Libby Speaking out for Trans Rights

The NDP celebrated a historic vote yesterday. MP Bill Siksay’s Private Member’s Bill to amend the Human Rights Act and the Criminal Code to include gender identity and gender expression as prohibited grounds of discrimination, passed through second reading in the House of Commons.

Libby spoke to the importance of the bill in Parliament.

June 8, 2010

Ms. Libby Davies (Vancouver East, NDP):
Mr. Speaker, I am very proud to rise in the House today to speak in support of Bill C-389. I would like to thank the member for Burnaby—Douglas who has been an outstanding critic for gay, lesbian, bisexual, transgender and transsexual issues for our party and in fact for all Canadians.

This is a very important bill that is before us today. Sitting here in the House as we come to the close of a very busy day where we just passed that monster budget bill, it is very good to hear some of the speeches that are taking place. I especially want to thank my colleague, the member for Laval. I know that she always speaks from her heart about the rights and dignity that all people have. It was good to hear the speech that came from the Liberal member earlier as well.

I note that the bill was seconded by 12 other members of Parliament from different parties. That is really significant. It tells us something about this bill that deals with fundamental human rights for transgender and transsexual people who have been denied rights for a very long time. When we see members across the floor supporting the bill and speaking from a personal point of view, it tells us this is something that is very powerful. We hear the stories and messages, whether they are from our own lives, or from the lives of people we know, just as we heard from the member for Laval about her own personal experience of what it means to face differences and how it is dealt with by the church, or religion, or by the system itself and how that impacts on people’s lives in sometimes a very hurtful way and sometimes even in a violent way.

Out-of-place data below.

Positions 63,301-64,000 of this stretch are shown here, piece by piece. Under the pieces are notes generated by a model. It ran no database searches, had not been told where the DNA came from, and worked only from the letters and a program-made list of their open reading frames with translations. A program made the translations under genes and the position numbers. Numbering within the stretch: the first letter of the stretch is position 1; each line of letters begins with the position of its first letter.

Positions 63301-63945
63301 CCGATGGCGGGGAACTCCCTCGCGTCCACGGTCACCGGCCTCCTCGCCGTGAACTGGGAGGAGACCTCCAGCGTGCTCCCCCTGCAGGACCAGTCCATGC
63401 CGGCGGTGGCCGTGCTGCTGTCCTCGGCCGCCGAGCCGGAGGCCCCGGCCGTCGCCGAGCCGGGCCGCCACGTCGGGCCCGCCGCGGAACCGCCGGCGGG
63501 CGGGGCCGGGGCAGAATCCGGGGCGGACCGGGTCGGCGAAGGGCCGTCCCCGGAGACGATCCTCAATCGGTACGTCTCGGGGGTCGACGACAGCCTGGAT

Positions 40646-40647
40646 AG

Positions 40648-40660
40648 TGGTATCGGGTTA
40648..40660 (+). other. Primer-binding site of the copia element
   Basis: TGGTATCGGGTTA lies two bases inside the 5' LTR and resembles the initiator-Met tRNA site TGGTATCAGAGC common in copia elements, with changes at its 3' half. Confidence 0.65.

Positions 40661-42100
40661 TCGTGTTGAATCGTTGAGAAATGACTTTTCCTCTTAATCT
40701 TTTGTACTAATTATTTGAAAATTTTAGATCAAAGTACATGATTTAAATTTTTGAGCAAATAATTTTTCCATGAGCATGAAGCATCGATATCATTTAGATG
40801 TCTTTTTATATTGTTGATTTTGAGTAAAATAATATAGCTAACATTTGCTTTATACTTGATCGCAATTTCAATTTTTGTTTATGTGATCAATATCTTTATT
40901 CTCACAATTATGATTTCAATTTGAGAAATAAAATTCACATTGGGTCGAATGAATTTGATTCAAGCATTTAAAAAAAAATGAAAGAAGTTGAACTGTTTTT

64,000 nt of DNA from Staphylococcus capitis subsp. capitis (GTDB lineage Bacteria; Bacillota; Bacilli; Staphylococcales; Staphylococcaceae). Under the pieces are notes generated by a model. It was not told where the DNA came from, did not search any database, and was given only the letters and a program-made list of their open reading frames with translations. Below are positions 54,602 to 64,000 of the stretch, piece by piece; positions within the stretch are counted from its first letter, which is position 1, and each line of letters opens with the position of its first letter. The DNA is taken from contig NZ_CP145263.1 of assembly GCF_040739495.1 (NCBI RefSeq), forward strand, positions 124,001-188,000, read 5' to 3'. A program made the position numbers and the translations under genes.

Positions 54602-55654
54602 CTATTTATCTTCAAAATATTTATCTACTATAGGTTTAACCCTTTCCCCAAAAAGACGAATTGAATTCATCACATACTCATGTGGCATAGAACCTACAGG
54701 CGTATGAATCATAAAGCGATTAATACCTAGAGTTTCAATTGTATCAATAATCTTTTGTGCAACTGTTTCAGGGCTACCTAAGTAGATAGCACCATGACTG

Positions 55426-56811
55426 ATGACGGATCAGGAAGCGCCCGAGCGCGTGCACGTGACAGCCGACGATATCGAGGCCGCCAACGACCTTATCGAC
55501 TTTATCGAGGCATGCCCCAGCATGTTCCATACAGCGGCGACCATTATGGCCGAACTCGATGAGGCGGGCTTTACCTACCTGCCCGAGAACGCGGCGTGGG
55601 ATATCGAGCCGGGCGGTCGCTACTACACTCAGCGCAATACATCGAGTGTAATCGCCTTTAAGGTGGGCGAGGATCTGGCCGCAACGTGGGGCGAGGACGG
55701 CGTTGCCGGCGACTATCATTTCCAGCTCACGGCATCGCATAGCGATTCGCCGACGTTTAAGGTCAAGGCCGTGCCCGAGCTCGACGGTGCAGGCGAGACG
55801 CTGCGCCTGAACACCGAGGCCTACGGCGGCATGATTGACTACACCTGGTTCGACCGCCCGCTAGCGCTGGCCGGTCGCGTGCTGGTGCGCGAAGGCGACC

I do feel very proud that we have this bill in the House and the work that has been done by the member for Burnaby—Douglas. He has held consultations across the country. He has brought this issue forward not only in our own caucus but in the queer community overall, as well as in the broader Canadian society. That is one of the good things we can do as members of Parliament. Often we are told that we do not count, that we are not part of the government, that we are not this, that we are not that. This bill is a reflection of what an individual can do in building those kinds of alliances and expression of understanding and education to actually move something like this forward and to say that there is a problem in that the Canadian Human Rights Act does not yet contain a prohibited grounds of discrimination that would protect transgender and transsexual members of our society. The bill is very important.

I have had the honour to speak recently at a couple of events. One was at a high school here in Ottawa, for Pride Day just a few weeks ago as part of Jer’s vision. It was really good to go to a local high school in Ottawa to speak to all of the grade 10 students about pride issues, about what it means to be gay or lesbian, or transgender, or transsexual, or bisexual. I have to say that a lot has changed.

When I spoke to those students in the high school I could feel that within that community there was a lot of understanding. People were more open about issues and willing to understand how people are different. At the same time there was a recognition that bullying still takes place. There are still people who are targeted. Certainly the research that is being done in Canada shows us that transgendered and transsexual people are among some of the most people at risk in our society. They face discrimination, whether it is in the workplace, whether it is in housing, whether it is in society generally. Not only are they vulnerable, but they are most vulnerable to face violence.